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-   -   How to run a script on host machine from a webpage (http://www.linuxquestions.org/questions/linux-server-73/how-to-run-a-script-on-host-machine-from-a-webpage-893933/)

MetaMan 07-26-2011 06:08 PM

How to run a script on host machine from a webpage
 
I was wondering if it was possible to run a script (something.sh) on a server when a button on a webpage is pressed. I'm going to have to guess that php is involved...

I already have Apache set up and I will set up php if I have to.

Thanks! :D

TB0ne 07-26-2011 06:13 PM

Quote:

Originally Posted by MetaMan (Post 4426014)
I was wondering if it was possible to run a script (something.sh) on a server when a button on a webpage is pressed. I'm going to have to guess that php is involved...

I already have Apache set up and I will set up php if I have to.
Thanks! :D

It is possible, yes. You can either do it with PHP (read up on the exec function), or put it in your cgi-bin directory and run it from there. Going the PHP route would be safer, though, but be warned...what you're suggesting is *NOT* a safe practice. Such scripts are then prime targets for anyone who wants to compromise your system.

MetaMan 07-26-2011 10:10 PM

What about...
 
Quote:

Originally Posted by TB0ne (Post 4426020)
It is possible, yes. You can either do it with PHP (read up on the exec function), or put it in your cgi-bin directory and run it from there. Going the PHP route would be safer, though, but be warned...what you're suggesting is *NOT* a safe practice. Such scripts are then prime targets for anyone who wants to compromise your system.

All I wanted to be able to do was stop a daemon (One command!). I know I could do this with, say, ssh, but I wanted to be able to do is access it from an Android phone. Plus, I don't plan on opening the server to the outside world. Plus plus, I would set up something in the .htaccess file (Or something like that) to password protect the page.

Is it still dangerous?

roastinghosting 07-27-2011 04:12 AM

This is possible as the above posters say by using the PHP system() call. However the problem you will likely run into is that the PHP scripts are executed as the same user that apache runs as (normally www-data). This is will mean that running for example '/etc/init.d/sshd stop' will not work as you require root privileges.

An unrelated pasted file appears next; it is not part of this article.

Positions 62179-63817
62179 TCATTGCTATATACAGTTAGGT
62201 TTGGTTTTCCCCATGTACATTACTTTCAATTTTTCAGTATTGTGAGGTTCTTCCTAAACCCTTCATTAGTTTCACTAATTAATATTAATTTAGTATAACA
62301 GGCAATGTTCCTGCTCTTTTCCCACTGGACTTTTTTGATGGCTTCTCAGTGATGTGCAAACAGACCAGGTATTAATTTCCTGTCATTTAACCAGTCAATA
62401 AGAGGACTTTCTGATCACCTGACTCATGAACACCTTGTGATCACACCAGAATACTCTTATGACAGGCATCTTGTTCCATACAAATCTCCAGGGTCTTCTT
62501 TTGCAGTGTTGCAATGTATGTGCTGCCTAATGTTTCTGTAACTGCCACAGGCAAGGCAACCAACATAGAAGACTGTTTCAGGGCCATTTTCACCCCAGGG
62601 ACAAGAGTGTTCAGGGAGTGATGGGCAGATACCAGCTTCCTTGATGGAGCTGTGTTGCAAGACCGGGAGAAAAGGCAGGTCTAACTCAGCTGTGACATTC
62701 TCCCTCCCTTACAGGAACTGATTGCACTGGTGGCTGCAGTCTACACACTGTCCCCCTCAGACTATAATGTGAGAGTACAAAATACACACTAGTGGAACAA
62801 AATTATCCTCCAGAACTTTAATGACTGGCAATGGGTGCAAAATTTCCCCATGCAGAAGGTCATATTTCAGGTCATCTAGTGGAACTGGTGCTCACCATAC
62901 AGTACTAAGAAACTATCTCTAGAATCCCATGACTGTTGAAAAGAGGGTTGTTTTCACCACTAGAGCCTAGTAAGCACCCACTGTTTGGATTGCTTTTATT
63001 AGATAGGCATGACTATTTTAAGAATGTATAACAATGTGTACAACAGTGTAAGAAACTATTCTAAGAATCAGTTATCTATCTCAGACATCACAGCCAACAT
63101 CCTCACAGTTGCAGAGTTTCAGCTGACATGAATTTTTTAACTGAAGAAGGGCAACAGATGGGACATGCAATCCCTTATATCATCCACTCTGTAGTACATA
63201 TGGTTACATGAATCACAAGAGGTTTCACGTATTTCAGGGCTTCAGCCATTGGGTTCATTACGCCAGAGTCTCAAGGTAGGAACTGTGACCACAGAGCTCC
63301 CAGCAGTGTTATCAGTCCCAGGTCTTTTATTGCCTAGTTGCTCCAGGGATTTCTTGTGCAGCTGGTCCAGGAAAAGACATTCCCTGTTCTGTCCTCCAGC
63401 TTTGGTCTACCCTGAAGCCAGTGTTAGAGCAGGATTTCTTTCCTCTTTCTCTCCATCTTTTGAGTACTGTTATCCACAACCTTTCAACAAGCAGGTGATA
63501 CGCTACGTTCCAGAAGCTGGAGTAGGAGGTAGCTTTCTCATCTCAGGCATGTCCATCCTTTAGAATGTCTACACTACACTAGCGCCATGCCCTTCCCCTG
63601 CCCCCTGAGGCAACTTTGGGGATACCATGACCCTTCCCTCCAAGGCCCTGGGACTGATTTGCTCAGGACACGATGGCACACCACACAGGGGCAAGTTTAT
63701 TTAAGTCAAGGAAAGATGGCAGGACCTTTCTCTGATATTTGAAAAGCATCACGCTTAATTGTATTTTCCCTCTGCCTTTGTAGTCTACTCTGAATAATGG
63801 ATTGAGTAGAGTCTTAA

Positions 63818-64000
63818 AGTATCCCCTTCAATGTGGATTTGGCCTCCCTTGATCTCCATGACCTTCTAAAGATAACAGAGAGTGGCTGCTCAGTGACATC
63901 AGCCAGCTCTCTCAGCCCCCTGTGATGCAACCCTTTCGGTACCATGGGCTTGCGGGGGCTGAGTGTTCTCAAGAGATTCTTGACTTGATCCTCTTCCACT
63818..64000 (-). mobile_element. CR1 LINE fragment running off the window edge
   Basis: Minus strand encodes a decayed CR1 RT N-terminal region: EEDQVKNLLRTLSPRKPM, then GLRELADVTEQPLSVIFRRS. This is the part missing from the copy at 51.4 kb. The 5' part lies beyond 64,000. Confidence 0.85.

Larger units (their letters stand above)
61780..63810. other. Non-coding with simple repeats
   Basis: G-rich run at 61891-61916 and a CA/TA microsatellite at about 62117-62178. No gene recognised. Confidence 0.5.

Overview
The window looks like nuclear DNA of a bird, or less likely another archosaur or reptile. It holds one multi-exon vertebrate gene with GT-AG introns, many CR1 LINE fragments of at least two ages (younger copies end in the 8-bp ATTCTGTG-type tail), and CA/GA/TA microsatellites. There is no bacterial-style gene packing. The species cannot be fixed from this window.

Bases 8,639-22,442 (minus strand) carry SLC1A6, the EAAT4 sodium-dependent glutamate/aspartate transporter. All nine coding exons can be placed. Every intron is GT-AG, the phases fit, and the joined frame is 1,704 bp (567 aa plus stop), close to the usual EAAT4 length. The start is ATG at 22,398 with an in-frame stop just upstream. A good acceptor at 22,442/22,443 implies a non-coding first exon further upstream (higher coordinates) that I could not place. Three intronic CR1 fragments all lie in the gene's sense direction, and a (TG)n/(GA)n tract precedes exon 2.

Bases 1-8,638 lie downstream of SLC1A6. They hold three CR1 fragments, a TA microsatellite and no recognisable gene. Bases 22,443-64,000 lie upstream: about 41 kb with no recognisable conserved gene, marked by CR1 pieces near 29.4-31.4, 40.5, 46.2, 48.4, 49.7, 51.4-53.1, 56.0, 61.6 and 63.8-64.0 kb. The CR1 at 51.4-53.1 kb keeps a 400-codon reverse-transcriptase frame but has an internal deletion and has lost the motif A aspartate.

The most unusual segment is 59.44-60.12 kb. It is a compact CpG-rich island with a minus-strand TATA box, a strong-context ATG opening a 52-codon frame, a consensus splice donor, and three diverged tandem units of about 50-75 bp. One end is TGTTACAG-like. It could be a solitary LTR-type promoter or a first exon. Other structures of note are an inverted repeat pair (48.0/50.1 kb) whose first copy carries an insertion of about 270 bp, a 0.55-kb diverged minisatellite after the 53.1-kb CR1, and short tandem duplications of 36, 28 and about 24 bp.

It is however possible to allow the www-data user to run only /etc/init.d/sshd as root. This can be accomplished via sudo.

There's a short tutorial/cheetsheet I wrote years ago on it here: http://www.iclebyte.com/index.php?article=26

TB0ne 07-27-2011 09:50 AM

Quote:

Originally Posted by MetaMan (Post 4426196)
All I wanted to be able to do was stop a daemon (One command!). I know I could do this with, say, ssh, but I wanted to be able to do is access it from an Android phone. Plus, I don't plan on opening the server to the outside world. Plus plus, I would set up something in the .htaccess file (Or something like that) to password protect the page.

Is it still dangerous?

Again, yes. ANYTIME you execute a script from a web page, you open a potential avenue into your system. roastinghosting summed it up well. It doesn't matter if it's one command, twelve commands, or 64 different scripts called one at a time...the potential risk is there.

Again, yes, you CAN do it. You could write it in Perl, and shove it into your cgi-bin directory, and have the program itself prompt you for a password that's unique, before the process is killed/restarted. That way, you can save a link to the perl script itself (easier to run), and still have it protected (only YOU will know the password to it). Still a BIT unsafe, but possible. Personally, since it's an internal application (assuming you're on a VPN or something similar), I'd invest the $1.99 on an SSH client for your phone, and do a keyswap between it and your server. If this process dies/needs to be restarted on a regular basis, I'd probably set up a user just for that, and put something in the .bashrc that would kill/restart it on login.

MetaMan 07-27-2011 01:39 PM

Thanks everyone! I'll try some of your suggestions. Still a bit a research to do, though...


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